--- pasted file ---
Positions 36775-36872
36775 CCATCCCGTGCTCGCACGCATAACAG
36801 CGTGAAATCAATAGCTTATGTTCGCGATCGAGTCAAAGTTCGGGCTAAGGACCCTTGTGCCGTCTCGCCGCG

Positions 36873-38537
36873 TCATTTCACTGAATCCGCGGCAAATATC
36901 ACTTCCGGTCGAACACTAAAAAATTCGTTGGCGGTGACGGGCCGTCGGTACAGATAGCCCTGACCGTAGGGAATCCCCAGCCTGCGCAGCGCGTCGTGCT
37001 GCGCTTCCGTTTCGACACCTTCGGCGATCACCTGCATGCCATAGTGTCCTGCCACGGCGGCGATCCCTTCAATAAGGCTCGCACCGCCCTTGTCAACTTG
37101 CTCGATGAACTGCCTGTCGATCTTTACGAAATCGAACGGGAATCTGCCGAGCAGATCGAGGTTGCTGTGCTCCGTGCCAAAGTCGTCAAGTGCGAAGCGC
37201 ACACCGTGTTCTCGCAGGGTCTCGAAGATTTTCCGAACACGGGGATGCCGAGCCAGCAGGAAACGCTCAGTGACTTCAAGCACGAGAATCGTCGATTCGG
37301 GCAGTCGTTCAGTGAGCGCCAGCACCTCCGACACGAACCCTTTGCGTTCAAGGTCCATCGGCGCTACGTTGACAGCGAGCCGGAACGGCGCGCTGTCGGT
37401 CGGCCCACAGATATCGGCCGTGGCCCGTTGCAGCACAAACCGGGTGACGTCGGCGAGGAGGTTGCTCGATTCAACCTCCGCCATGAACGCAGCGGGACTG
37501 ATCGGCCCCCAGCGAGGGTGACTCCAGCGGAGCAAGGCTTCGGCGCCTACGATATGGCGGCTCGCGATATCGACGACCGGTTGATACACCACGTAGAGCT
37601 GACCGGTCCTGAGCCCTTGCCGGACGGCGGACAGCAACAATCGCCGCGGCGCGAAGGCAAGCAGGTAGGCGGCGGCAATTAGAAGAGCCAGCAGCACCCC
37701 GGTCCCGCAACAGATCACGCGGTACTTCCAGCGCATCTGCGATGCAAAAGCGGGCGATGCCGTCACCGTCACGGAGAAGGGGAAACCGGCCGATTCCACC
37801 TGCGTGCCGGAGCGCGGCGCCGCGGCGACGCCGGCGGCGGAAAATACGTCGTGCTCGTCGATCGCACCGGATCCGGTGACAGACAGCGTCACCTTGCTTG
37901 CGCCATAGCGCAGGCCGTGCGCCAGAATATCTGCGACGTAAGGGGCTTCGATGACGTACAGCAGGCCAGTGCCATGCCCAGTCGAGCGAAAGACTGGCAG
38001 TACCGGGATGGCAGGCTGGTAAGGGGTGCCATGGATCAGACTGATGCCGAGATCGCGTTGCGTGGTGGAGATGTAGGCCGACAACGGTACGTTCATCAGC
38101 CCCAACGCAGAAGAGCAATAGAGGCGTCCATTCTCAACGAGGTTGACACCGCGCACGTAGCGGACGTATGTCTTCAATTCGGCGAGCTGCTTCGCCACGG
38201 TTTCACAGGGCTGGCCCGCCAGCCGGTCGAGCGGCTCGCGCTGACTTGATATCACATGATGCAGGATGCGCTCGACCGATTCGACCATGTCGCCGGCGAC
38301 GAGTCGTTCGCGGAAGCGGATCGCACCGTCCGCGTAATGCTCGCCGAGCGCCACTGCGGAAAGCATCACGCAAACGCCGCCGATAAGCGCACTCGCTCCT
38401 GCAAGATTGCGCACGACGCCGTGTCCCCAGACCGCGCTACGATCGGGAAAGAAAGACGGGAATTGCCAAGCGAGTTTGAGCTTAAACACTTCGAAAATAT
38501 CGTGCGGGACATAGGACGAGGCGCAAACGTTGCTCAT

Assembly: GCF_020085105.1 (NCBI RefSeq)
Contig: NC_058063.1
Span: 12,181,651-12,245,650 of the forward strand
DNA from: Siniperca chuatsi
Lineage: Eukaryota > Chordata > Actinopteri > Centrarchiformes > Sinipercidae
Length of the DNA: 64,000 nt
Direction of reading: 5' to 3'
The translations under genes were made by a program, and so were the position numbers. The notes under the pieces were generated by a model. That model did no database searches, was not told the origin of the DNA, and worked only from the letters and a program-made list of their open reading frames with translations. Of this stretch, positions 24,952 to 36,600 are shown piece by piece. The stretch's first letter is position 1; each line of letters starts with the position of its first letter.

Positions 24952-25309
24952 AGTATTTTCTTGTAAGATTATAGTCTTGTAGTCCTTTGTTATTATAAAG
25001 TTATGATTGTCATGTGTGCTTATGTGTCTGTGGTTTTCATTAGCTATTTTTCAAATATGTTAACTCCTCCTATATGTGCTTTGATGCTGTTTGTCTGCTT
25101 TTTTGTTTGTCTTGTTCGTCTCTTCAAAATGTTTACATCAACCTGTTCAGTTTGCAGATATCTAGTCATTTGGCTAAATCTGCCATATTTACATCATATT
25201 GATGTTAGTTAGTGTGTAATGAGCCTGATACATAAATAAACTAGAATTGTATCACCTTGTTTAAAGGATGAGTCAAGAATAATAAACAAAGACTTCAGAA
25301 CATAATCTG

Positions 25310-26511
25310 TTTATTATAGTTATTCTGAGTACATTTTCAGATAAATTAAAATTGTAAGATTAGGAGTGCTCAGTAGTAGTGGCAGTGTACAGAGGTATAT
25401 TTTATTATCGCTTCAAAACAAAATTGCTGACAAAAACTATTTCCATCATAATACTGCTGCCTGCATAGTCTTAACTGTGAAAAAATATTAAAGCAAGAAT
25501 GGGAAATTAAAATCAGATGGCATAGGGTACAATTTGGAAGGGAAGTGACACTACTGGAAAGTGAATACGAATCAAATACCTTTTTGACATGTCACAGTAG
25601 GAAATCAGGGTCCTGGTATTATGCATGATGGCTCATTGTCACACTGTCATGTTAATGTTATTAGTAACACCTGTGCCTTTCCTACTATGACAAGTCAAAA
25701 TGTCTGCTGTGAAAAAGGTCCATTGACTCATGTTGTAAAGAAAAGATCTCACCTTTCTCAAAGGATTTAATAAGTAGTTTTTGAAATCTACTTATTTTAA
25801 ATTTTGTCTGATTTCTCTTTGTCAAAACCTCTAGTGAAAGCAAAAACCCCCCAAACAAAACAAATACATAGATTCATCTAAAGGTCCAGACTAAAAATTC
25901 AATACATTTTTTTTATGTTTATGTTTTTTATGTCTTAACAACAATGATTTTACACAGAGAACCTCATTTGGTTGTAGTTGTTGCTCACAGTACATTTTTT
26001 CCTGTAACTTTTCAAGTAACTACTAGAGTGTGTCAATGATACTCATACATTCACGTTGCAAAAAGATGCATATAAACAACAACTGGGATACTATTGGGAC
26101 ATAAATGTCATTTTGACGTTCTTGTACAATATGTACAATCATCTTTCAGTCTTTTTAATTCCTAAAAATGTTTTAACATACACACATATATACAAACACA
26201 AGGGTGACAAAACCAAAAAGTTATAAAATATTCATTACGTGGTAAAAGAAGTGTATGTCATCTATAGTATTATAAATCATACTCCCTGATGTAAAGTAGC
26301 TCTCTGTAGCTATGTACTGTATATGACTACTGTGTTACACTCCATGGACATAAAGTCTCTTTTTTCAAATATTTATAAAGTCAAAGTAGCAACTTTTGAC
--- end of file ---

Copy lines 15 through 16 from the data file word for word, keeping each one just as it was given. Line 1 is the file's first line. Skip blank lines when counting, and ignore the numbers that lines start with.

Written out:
37801 TGCGTGCCGGAGCGCGGCGCCGCGGCGACGCCGGCGGCGGAAAATACGTCGTGCTCGTCGATCGCACCGGATCCGGTGACAGACAGCGTCACCTTGCTTG
37901 CGCCATAGCGCAGGCCGTGCGCCAGAATATCTGCGACGTAAGGGGCTTCGATGACGTACAGCAGGCCAGTGCCATGCCCAGTCGAGCGAAAGACTGGCAG